Based on all of the aforementioned information, Agent Boyd applied for a search warrant for the premises located at 661 Mission Lane Unit # 608, Florence, Kentucky, as well as the silver BMW X5. Id. at 6. A Boone County Circuit Court Judge issued that search warrant ("the apartment and vehicle warrant") on June 29, 2017, and it was executed that same day. Id. at 8-9. Agents made initial contact with Crawford outside his residence. (Doc. # 36 at 8-9). Specifically, Sergeant Wilson, an officer with the Kentucky State Police, observed Crawford "come down the stairs from the subject apartment and walk towards his vehicle." Id. At that time, Sergeant Wilson approached Crawford, identified himself as a law-enforcement officer, and escorted Crawford to a Boone County Sheriff's cruiser. Id. at 9, 51-52. With the assistance of two other officers—Agent Roland and Agent Piper—Crawford was handcuffed and his pockets were emptied. Id. at 13-14, 52. Inside his pockets, officers found keys, which were used to execute the search. Id. at 31-32, 52.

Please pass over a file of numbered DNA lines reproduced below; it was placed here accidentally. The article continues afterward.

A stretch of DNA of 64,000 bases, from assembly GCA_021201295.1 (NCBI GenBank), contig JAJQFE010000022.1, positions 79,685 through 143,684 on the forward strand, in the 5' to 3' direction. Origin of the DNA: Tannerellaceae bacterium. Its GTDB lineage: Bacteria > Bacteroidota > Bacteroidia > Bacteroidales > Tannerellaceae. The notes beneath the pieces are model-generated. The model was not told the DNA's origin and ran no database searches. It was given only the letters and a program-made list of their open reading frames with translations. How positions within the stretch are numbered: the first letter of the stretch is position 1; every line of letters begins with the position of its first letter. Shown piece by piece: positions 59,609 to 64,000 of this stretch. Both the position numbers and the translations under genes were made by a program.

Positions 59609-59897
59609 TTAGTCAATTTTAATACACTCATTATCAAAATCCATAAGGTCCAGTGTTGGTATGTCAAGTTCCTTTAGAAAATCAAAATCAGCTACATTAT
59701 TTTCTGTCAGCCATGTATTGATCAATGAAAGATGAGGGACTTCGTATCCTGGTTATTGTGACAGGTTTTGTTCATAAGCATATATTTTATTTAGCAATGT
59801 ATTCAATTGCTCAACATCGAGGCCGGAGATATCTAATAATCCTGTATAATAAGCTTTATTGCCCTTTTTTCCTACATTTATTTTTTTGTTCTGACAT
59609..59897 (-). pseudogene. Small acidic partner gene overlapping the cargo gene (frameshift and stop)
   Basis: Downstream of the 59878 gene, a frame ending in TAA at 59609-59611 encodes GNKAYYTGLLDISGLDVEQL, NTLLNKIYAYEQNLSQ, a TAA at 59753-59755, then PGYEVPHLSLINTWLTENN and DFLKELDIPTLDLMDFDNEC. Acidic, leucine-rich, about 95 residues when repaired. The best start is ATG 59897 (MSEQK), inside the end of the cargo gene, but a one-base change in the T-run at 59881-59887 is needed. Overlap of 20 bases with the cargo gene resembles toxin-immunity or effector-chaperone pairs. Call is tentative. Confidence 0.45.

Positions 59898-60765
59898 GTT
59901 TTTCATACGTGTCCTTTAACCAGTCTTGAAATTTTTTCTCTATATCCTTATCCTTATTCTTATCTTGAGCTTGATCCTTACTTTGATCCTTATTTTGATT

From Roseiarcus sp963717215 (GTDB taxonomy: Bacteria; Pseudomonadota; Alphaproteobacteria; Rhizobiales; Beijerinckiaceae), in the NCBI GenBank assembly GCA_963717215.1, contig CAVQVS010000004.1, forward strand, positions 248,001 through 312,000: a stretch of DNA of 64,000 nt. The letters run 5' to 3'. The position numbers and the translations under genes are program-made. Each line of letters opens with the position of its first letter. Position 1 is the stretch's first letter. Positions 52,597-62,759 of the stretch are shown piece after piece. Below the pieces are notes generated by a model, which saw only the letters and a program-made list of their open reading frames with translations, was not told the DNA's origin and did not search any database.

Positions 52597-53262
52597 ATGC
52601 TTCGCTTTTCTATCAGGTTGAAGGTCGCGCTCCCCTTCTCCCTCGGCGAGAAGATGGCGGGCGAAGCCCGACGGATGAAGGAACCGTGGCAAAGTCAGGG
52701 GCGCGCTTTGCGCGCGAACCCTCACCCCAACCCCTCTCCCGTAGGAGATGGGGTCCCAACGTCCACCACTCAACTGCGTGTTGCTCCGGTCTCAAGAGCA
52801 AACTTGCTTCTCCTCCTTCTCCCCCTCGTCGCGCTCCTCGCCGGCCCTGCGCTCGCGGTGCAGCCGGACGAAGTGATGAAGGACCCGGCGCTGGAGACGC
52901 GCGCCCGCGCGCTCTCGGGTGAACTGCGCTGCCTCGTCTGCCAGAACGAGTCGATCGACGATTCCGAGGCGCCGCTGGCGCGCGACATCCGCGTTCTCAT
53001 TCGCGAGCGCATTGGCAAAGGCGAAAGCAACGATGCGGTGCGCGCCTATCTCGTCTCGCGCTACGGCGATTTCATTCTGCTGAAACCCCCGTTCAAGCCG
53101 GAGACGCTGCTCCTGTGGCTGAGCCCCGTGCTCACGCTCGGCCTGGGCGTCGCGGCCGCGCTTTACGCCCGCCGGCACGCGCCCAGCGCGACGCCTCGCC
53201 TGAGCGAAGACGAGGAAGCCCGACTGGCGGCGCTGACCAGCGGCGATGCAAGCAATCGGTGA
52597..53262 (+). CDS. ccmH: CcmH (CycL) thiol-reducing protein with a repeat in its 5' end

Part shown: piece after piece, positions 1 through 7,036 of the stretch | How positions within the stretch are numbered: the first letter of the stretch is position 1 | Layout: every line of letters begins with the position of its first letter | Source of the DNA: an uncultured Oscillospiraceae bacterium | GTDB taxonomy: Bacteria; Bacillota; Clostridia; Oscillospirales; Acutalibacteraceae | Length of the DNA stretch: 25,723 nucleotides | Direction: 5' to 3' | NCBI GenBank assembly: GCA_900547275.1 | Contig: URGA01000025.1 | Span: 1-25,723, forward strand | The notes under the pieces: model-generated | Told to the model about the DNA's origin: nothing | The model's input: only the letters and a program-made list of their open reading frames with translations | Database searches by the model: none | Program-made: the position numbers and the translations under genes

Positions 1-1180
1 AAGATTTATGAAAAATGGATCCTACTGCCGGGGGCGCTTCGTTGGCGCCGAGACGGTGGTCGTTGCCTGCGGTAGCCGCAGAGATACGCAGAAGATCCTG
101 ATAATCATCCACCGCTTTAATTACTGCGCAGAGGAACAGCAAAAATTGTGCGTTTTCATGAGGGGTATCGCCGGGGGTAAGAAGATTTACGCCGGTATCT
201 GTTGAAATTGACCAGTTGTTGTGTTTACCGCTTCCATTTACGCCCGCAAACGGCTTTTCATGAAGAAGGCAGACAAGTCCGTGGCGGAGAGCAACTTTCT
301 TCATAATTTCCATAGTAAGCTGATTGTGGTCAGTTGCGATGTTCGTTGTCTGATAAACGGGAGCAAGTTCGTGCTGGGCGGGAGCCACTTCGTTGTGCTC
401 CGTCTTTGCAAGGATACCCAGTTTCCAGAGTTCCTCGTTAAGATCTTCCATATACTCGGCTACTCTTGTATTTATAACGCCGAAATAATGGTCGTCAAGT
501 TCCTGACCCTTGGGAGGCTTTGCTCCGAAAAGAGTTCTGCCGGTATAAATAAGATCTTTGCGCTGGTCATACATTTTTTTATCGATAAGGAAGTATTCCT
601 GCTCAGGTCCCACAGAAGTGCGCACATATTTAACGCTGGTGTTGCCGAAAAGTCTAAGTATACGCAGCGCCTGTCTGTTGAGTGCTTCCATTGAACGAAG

As Sergeant Wilson placed Crawford in the cruiser, he removed a card from his badge case and read Crawford his Miranda rights. Id. at 9-10. Agent Nelson and Agent Boyd, who had been conducting surveillance of Crawford from an unmarked vehicle, observed Crawford being taken into custody. Id. at 18, 31. Agent Nelson and Agent Boyd then approached Crawford when he was handcuffed and in the cruiser and began to speak with him. Id. at 32-35, 44. First, the agents explained that they were there with a search warrant to locate cocaine. Id. At that time, Agent Boyd pulled out his cell phone, accessed an application on his phone, and relied on that application to read Crawford his Miranda rights. Id. at 32-33.